String stringArray1 = new String(“apple”, “orange”);

    This particular line in the above post is wrong and should be replaced by

    String[] stringArray1 = new String[]{“Apple”,”Orange”};

    Please reply if my observation is wrong.

  49. Mayur says:

    Thanks for your knowledge sharing.

  50. rakesh says:

    please create a index of all the topics in this tutorial to make navigation easy

  51. rakesh says:

    btw great tutorial

  52. Abhinav says:

    Is the object hashcode and object reference same?

  53. satish says:

    str1 is a pointing javapapers kk.first of all it checks in String Constant Pool that javapapers is not there so it create object for javapapers stored in const memory next time you writen str2=”javapapers” str2=str1;
    bcoz same string why to create object so pointing to same ref it saves physicalmemory one onebject contains 8bits

  54. Anonymous says:

    Hi Laxmi,

    String s1=”Hi”;
    => Here one object with value “Hi” is created and 1 reference s1 to refer that object is created.
    => So string object is immutable but you can use s1 to refer other object.

    String s1 = new String(“Hi”);
    => Here two objects created and one reference variable to refer “Hi”
    => So this both object are immutable but you can change reference of s1 to refer other string object.

    Hope you got your answer

  55. […] be you should also go through String equals also at this juncture as String equality is one of the celebrated topic in […]

  56. iswarya says:

    hai frd….
    String a=”hai”;
    if we write like this the value of a is gng to store into the String concatenate pool and it may or may not store into the heap memory.
    String a=new String(“hai”)’
    it is directly stores into the heap memory.
    that is the main difference in that

  57. Atmprakash says:

    nice arrticle.thanks and keep it up

  58. Naga says:

    It is a very nice post.Thanks for posting this explanation.

  59. Macs says:

    I have tested its possible please check.

  60. […] Object has a method named equals. In String class the default behavior is overridden.  The String equals behavior is modified to check if the character sequence is same as the compared one and returns […]

  61. praveen says:

    Hi joe,

    if i create a string as
    String s=new String(“Joe”);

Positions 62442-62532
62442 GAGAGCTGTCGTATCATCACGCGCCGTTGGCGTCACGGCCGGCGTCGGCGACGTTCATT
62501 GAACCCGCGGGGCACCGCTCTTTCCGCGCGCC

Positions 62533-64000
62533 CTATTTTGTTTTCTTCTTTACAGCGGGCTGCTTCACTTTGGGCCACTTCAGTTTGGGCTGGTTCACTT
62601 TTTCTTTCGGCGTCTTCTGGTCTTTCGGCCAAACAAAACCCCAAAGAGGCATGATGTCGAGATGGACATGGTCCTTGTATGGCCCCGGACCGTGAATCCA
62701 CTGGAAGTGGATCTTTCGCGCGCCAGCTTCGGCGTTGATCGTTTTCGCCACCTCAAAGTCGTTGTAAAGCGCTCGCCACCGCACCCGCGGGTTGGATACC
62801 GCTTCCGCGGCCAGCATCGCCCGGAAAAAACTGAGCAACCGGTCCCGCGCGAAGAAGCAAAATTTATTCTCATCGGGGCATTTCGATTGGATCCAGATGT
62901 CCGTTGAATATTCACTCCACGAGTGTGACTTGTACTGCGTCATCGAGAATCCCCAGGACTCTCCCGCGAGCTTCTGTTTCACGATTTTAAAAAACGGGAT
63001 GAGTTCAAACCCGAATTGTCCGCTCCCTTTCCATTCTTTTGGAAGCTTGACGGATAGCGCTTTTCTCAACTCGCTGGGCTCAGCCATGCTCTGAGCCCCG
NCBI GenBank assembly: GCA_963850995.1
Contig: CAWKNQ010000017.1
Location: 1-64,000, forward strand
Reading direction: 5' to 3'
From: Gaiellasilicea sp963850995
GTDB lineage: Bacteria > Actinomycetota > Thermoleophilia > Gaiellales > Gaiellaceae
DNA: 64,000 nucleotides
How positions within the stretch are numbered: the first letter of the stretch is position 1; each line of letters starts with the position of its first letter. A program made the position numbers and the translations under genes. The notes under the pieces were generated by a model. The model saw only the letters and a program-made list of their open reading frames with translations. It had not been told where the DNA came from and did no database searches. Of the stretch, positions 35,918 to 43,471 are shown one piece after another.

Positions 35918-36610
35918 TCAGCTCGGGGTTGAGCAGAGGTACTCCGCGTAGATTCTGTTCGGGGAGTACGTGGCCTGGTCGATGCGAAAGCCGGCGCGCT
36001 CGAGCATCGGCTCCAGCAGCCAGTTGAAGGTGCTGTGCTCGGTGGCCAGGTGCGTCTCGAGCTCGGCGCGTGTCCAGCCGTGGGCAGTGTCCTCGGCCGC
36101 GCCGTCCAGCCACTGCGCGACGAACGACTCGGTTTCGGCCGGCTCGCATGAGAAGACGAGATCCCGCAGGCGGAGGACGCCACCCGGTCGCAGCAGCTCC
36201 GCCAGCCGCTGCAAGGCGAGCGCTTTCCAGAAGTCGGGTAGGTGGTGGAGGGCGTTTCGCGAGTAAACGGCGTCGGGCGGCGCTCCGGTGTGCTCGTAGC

is “Joe” will also be created in String Constant Pool along with object in Heap.

    if so what is the use of intern() method?


  62. Derris says:

    String s1 = “hare krishna hare krishna”;
    String s2 = “hare krishna hare krishna”;
    if (s1==s2) { //Only compare the Object not the Value
    } else {

    if (s1.equals(s2)) { //Only compare the Value
    } else {
    check it out

  63. Adi says:

    Hi Joe,

    A very good article for every who intended to know more about java String,hope you post more about String classes like StringBuffer and StringBuilder

  64. Shivi says:

    can you give some idea about compareToIgnoreCase

  65. joe says:


  66. joe says:

    sorry this one for joe

  67. Srividhya says:


    To answer this question,
    For s1->1 obejct will be created,s2-> 2 objects created one is for HelloHellohaiRAAM and aonther is hai,For s3-> one more object created by concadinating both the strings.

    I guess this is correct based on my understaing, correct me if it is worng

  68. suganya says:

    Hi Joe,

    I really like your passion towards Java. Can u pls explain intern() in detail.
    When we say
    String a = “abc”;
    First it will scan the String pool if found return the string else it will add that to String pool. Correct me if Im wrong.
    I don’t understand what new thing the intern() method does here???

    Please make me clear

  69. Udit says:

    String stringArray1 = new String(“apple”, “orange”);
    “apple” == stringArray1[0]; gives FALSE

    But the above statements is giving “TRUE” as output, please verify & explain it.Thanks